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Playing Pauper: Izzet Blitz


Hello Playing Pauper fans and welcome back to another week in our exploration of the Pauper metagame!

This week, we're showing off a well-known aggressive deck that goes big instead of wide with respect to board state development. And not large like Affinity's 4/4s — large like 10/2 double striking, trampling Kiln Fiends attacking on Turn 3. Izzet Blitz uses the power of Kiln Fiend and Nivix Cyclops paired with zero- and one-mana spells to attack for huge chunks of damage as soon as the opponent lets their guard down.

Check out the matches, then read the discussion below. If you enjoy Playing Pauper and other video content by MTGGoldfish, be sure to subscribe to the MTGGoldfish YouTube channel to keep up on all the latest.

Izzet Blitz Intro

Izzet Blitz vs RUG Tron

Izzet Blitz vs Affinity

Izzet Blitz vs Izzet Blitz

Izzet Blitz vs Affinity

Izzet Blitz vs Rakdos Control

The Deck

 

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Kiln Fiend and Nivix Cyclops are the stars of the deck, but Delver of Secrets is often important as well. An early unanswered Delver getting in for 3-9 damage over the first few turns makes it much easier to attack for lethal with the other creatures.

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Cheap spells are what makes the deck run smoothly. Most decks in Pauper run some creature removal and giving an opponent multiple chances to remove yours is a bad idea. The moment a window of opportunity arises, this deck can cast a flurry of spells, charge up its creatures to an incredible power, and end the game on the spot. This deck highly incentivizes not playing spells until the turn in which Kiln Fiend or Nivix Cyclops is ready to attack.

 

The Sideboard

 

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Powerful countermagic in the sideboard including Dispel, Counterspell, Hydroblast, Pyroblast come in to stop your opponent from stopping your game plan. The idea when sideboarding is not to become a control deck and settle down for the long game. The point is to find the earliest safe opportunity to attack for twenty with a Kiln Fiend.

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Often, having only four Lightning Bolts in the main deck isn't enough. These sideboard slots exist to help round out the removal suite to keep it relevant against any kind of threat.

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These last three slots are more varied than our other sideboard material.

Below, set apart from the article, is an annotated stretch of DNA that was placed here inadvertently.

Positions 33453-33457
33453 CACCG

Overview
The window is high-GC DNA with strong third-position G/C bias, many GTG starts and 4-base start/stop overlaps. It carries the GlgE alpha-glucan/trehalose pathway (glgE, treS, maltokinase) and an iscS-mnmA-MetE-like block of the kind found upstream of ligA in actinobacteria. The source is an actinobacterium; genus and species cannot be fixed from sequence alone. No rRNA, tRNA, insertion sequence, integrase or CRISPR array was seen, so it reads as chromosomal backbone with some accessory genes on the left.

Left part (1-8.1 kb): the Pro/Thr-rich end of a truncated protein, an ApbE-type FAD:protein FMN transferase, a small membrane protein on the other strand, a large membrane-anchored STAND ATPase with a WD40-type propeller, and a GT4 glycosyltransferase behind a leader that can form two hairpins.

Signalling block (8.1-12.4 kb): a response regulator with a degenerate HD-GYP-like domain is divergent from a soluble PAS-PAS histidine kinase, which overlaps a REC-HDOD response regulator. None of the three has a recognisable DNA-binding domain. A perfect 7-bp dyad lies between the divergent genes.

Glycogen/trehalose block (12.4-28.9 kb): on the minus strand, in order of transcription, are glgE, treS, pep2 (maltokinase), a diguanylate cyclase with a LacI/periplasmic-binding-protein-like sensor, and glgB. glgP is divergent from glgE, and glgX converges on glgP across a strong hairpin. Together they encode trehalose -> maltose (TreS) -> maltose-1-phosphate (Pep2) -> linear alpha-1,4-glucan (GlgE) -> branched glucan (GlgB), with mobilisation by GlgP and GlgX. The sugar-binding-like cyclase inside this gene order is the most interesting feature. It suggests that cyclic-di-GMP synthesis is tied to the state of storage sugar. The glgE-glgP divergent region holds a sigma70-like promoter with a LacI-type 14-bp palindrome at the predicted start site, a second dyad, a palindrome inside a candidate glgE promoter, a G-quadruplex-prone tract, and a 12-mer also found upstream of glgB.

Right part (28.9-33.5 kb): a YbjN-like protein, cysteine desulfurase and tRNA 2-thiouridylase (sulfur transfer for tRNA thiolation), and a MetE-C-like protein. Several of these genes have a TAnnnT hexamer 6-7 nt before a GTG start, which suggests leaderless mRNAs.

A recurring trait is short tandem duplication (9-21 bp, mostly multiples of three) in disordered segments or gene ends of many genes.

Flaring Pain is for punching through Circle of Protection: Red, Moment's Peace, Prismatic Strands, and whatever other Fog variants you may run into. 

Stormbound Geist is for upping the creature count versus removal heavy opponents.

Eldrazi Skyspawner is an efficient flyer that gives you two bodies for blocking when not blocking isn't an option. It's mostly useful against Stompy and Goblins.

The Matchups

Izzet Blitz's biggest weakness is its reliance on its creatures. If your opponent removes your first two Kiln Fiends and/or Nivix Cyclops's, your chances of winning go way down. It's very rare that a lone Delver of Secrets will deal all the damage you need to win. Any deck that's low on removal are often easy prey for Izzet Blitz. Variations of RUG Tron, Stompy, Bogles, are all light on removal. Even Mono Blue Delver can be a good matchup. If you can sneak in a Kiln Fiend without it being countered, the only spell you often need to worry about is Snap.

On the other side of the coin, decks packing lots of removal (especially Mono Black Control) can be a nightmare. One of the hardest spells to defend against is Chainer's Edict. It's a Sorcery so it can't be Dispelled, and it also can't be prevented with Apostle's Blessing. Use Gitaxian Probe to check what your opponent has and try to use Nivix Cyclops as your preferred creature when your opponent is playing a Lightning Bolt deck.

Beating Izzet Blitz

If this deck isn't your preference, and you'd rather know how to beat it than pilot it, try these tips:

  • If at all possible, kill Kiln Fiend and Nivix Cyclops quickly and do it on your turn. 
  • Leave back two different colors of creatures to block to play around Apostle's Blessing
  • When choosing between deploying a creature and holding up mana to pretend you have a kill spell, remember Gitaxian Probe and realize bluffing is much worse if your opponent can see the contents of your hand.
  • Life gain is nice (especially when attached to a blocker like Lone Missionary), but Izzet Blitz can deal you 30+ damage over a turn or two if necessary. Do not expect a single Nourish to buy you loads of time.
  • Pay attention to how your opponent scrys and shuffles with Preordain and Ponder. It may help you guess what your opponent has and when they're going to go for the kill.

Conclusion

I really enjoyed piloting a deck that can sometimes win on Turn 3 and can always strike fear into the heart of our opponents with the scariest two-drop creature in Pauper (perhaps second to Atog). I don't think this is the best deck in the format, but it's clearly good. 

Playing Pauper is only a success if the readers think it is, so reach out and tell me what you think! Leave a comment below, or on the YouTube channel, or on Twitter @JakeStilesMTG with any feedback you have and what you want to see in the future.


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